Hilton's assent was purchased by a covenant. Governor Francis
Williams, of the lower plantation, was secured for the measure,
but the manner is not revealed. The chief inducement, however,
held out to thepopulation at large seems to ha^e been the prom-
ise of the Bay Colony, that they should "enjoy all such lawful
liberties of fishing, planting and felling timber as formerly."
The inhabitants at Strawberry Bank and vicinity at the time of the Union,
1640, were :
Gov. Francis Williams. Jno. Wall. William Berry.
Asst. Ambrose Gibbons.* Robert Puddington. Jno. Pickering.
William Jones. Mathew Cole. Jno. Billing.
Dr. Renald Fernald. Henry Sherburne. Jno. Wolten.
John Crowther. John Lander. Nicholas Row.
Anthony Bracket. Henry Taler. William Palmer.
Michael Chatterton. John Jones.
Among the stewards and servants sent to New Hampshire by Captain
John Mason were :
Thomas Comack. Wm., Wm. Jr., and Hum- James Newt.*
William Raymond. phrey Chadbourne. Francis Mathews.*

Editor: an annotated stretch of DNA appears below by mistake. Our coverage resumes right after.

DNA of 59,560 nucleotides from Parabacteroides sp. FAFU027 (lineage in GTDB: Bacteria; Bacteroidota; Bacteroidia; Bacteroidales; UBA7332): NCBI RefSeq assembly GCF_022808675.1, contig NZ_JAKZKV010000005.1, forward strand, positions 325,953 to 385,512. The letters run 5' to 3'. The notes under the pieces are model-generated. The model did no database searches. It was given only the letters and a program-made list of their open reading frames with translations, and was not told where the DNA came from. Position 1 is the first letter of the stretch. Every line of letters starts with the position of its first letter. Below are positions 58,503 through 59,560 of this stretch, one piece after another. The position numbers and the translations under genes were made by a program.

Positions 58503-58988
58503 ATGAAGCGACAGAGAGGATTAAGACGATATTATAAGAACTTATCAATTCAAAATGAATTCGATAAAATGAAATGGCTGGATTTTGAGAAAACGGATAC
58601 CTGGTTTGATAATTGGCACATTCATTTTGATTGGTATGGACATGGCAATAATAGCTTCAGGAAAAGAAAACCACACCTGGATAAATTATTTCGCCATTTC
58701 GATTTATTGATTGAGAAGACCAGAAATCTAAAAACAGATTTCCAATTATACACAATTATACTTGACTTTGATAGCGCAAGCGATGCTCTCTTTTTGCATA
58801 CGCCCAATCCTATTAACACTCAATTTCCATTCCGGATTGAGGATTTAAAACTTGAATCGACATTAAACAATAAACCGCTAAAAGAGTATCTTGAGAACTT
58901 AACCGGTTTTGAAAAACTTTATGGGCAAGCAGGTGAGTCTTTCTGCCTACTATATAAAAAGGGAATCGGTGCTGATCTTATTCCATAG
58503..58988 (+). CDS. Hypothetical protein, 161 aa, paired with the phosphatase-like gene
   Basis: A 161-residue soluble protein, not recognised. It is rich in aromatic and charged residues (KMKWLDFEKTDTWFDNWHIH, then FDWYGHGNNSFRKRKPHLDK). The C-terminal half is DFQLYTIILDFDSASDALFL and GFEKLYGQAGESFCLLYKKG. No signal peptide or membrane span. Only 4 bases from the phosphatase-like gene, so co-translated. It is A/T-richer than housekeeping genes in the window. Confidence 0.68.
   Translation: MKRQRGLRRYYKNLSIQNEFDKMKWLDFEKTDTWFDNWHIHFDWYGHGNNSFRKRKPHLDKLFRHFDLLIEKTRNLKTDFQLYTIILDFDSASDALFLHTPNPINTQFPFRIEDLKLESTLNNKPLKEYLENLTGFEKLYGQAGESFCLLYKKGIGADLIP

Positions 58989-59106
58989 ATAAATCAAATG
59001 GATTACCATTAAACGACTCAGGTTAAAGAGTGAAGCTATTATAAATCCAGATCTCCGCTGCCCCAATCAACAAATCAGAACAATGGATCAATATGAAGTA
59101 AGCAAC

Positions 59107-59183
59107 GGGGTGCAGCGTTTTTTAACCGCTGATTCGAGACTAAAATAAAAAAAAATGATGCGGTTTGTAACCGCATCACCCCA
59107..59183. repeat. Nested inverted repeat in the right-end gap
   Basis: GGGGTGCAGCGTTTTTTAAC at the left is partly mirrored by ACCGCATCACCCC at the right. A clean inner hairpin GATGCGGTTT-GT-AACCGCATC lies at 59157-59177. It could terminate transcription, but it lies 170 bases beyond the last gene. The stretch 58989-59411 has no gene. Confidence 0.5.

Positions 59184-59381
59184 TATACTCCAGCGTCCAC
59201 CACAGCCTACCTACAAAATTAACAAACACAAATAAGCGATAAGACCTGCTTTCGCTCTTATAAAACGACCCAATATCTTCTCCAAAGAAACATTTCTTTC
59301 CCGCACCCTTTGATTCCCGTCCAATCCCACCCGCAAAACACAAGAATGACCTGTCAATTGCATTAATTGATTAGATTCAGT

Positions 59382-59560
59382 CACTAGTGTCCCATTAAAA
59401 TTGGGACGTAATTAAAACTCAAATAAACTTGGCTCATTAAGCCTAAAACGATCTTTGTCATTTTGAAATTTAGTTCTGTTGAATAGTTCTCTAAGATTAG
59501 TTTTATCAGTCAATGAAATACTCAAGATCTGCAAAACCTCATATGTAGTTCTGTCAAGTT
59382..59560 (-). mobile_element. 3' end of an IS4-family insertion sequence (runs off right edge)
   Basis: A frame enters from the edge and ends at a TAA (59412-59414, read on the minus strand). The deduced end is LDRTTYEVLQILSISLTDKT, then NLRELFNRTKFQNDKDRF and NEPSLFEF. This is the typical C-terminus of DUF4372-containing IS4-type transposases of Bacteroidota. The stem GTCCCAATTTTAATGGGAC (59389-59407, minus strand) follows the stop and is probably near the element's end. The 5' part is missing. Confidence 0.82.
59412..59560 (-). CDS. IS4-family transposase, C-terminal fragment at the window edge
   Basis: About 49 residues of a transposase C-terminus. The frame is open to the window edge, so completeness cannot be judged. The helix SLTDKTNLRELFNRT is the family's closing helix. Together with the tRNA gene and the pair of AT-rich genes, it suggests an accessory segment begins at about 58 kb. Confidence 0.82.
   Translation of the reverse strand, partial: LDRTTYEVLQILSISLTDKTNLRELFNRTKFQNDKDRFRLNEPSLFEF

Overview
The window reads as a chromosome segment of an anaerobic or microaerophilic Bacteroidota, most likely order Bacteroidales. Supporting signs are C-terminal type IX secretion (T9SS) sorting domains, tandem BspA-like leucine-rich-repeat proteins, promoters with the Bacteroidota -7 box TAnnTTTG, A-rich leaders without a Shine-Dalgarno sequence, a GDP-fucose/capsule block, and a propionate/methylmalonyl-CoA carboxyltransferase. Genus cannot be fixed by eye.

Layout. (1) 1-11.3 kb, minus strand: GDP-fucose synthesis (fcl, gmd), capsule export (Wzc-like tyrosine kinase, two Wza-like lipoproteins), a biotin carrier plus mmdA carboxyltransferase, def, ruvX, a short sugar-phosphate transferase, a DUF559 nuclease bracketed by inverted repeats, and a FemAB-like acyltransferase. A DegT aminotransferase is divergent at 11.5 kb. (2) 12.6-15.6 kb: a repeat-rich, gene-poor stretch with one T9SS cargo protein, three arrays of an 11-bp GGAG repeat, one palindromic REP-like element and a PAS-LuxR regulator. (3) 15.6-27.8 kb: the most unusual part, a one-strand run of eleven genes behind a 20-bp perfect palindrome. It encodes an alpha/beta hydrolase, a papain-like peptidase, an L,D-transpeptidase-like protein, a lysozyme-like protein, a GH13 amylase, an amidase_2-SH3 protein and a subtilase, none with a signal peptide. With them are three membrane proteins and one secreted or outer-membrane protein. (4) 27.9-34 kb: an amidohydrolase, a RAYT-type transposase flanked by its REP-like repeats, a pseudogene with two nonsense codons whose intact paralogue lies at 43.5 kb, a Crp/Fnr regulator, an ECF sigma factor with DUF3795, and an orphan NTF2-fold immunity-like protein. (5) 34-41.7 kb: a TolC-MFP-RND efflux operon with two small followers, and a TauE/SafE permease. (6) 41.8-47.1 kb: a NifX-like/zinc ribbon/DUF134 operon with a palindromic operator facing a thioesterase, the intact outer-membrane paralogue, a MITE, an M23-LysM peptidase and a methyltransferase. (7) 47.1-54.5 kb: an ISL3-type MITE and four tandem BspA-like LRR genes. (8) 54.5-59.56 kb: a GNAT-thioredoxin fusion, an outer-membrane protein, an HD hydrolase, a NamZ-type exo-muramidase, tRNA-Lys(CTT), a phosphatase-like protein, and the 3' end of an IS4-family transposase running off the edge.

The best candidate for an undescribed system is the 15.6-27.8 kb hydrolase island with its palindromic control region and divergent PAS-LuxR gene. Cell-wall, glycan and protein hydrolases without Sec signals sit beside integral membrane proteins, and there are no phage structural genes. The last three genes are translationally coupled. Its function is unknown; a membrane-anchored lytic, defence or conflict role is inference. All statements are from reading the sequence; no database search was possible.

George Vaughan. Jeremiah and Thos. Wal- Francis Rand.
Thomas Wannerton. ford. James Johnson.
Henry Jocelyn. Thomas Chatherton. Anthony Ellins.
Francis Norton. John Williams. Henry Baldwin.
Sampson Lane. John Goddard.* Thomas Spencer.
Ralph Goe. Thomas Fernald. Thomas Furrall.
Henry Goe. Thomas Withers. Thomas Herd.
William Cooper. Thomas Canney.* Roger Knight.
Henry LongstatT.* John Symonds. William Seavev.
Hugh James. John Peverly. Joseph Beal.
William Bracket. Thomas Moore. John Ault.*
William Brakin. Alexander Jones. James Wall.
Eight Danes and twentv-two women.
mSTORV OK NEW HAMPSHIRE.
Among the Dover settlers at the time were also :
Thomas Beard. Thomas Johnson.
George Burdet. Hanserd Know les.
Edward Colcott. Thomas Larkham.
John Darn. Thomas Lajton.
William Furber. William Leveridge.